Henry Purcell came of age at a time of religious and social turmoil, when writing for the monarch got a composer noticed but could be perilous. Clive Pagettalks with Harry Christophers about how ‘The English Orpheus’ helped prop up the shaky Stuart dynasty, and how he emerged a better, brighter composer because of it.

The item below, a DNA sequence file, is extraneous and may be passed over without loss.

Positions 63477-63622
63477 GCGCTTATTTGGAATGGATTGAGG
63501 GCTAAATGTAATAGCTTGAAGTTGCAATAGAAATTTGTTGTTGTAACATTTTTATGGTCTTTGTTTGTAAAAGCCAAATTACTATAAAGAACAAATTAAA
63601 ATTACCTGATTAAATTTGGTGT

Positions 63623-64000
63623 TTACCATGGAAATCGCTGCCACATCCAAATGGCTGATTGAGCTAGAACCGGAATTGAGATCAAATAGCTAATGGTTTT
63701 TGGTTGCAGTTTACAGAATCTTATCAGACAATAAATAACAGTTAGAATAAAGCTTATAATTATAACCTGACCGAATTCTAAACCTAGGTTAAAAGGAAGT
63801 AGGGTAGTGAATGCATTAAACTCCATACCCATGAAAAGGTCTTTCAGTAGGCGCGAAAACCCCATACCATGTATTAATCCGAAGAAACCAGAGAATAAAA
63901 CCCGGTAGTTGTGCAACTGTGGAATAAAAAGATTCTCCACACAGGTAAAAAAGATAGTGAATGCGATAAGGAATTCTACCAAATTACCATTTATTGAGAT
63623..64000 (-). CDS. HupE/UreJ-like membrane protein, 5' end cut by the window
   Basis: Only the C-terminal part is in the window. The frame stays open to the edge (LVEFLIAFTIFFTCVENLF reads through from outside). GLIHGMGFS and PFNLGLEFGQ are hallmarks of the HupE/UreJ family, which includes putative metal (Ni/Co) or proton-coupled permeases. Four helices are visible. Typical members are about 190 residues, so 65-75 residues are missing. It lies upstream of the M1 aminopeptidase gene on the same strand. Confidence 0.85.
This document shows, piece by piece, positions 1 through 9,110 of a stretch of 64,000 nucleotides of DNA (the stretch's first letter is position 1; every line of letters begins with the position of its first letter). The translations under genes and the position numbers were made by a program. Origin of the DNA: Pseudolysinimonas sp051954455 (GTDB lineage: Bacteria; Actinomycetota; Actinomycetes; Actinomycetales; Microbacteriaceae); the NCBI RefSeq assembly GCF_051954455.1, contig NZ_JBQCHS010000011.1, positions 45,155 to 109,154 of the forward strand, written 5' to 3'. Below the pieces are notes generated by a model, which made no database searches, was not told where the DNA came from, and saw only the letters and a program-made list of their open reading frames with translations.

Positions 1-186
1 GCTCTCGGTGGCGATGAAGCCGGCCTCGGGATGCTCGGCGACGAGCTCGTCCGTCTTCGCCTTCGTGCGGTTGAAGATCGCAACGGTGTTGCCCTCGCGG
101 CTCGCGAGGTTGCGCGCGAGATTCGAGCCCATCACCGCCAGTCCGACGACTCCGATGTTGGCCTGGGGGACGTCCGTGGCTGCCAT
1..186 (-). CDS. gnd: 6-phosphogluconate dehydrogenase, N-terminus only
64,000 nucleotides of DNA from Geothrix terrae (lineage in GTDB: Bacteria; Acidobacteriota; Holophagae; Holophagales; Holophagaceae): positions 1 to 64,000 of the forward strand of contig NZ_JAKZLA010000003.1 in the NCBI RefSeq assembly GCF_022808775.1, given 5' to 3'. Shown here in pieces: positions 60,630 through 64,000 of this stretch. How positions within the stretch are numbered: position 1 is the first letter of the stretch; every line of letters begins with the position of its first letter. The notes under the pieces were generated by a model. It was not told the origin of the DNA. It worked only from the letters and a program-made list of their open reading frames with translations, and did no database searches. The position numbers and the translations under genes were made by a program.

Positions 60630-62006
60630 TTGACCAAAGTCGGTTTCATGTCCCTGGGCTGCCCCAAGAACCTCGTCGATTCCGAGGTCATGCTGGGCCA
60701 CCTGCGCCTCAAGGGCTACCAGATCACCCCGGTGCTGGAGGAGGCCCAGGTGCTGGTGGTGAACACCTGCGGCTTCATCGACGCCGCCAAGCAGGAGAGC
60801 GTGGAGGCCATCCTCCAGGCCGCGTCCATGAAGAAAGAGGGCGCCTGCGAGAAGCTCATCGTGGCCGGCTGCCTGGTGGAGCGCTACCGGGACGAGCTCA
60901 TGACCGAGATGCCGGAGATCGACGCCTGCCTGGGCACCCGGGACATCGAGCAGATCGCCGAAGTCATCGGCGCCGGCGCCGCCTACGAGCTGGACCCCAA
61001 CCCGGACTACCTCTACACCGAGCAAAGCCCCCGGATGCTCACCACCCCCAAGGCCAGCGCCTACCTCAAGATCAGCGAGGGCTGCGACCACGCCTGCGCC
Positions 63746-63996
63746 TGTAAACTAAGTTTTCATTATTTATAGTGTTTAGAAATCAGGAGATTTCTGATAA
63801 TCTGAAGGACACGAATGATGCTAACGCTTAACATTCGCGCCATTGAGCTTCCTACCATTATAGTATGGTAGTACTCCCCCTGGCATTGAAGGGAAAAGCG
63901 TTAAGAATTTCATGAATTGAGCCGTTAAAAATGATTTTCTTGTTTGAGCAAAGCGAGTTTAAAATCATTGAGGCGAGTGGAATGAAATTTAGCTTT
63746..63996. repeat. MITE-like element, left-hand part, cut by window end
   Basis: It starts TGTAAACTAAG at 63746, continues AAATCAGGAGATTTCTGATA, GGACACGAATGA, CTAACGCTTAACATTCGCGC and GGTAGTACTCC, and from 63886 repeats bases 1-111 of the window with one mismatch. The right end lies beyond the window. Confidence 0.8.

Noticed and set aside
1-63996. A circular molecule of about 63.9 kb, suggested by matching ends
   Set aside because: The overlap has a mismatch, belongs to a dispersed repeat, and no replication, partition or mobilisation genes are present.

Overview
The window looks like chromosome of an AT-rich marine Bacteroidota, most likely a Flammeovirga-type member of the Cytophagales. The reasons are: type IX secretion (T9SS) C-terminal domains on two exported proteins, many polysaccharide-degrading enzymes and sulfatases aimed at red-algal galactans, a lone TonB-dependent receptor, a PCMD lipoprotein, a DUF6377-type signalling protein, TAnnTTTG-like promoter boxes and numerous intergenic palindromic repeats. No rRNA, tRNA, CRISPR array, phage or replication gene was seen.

Henry Purcell
Henry Purcell (1659–1695), portrait by or after John Closterman, oil on canvas, 1695. Image: IanDagnall Computing/Alamy Stock Photo

Few doubt that Henry Purcell was the greatest British composer of his age, but before his final flowering in commercial hits like The Fairy Queen, before even Dido and Aeneas, his star had risen through music written for and at the behest of the Stuart monarchy. In the...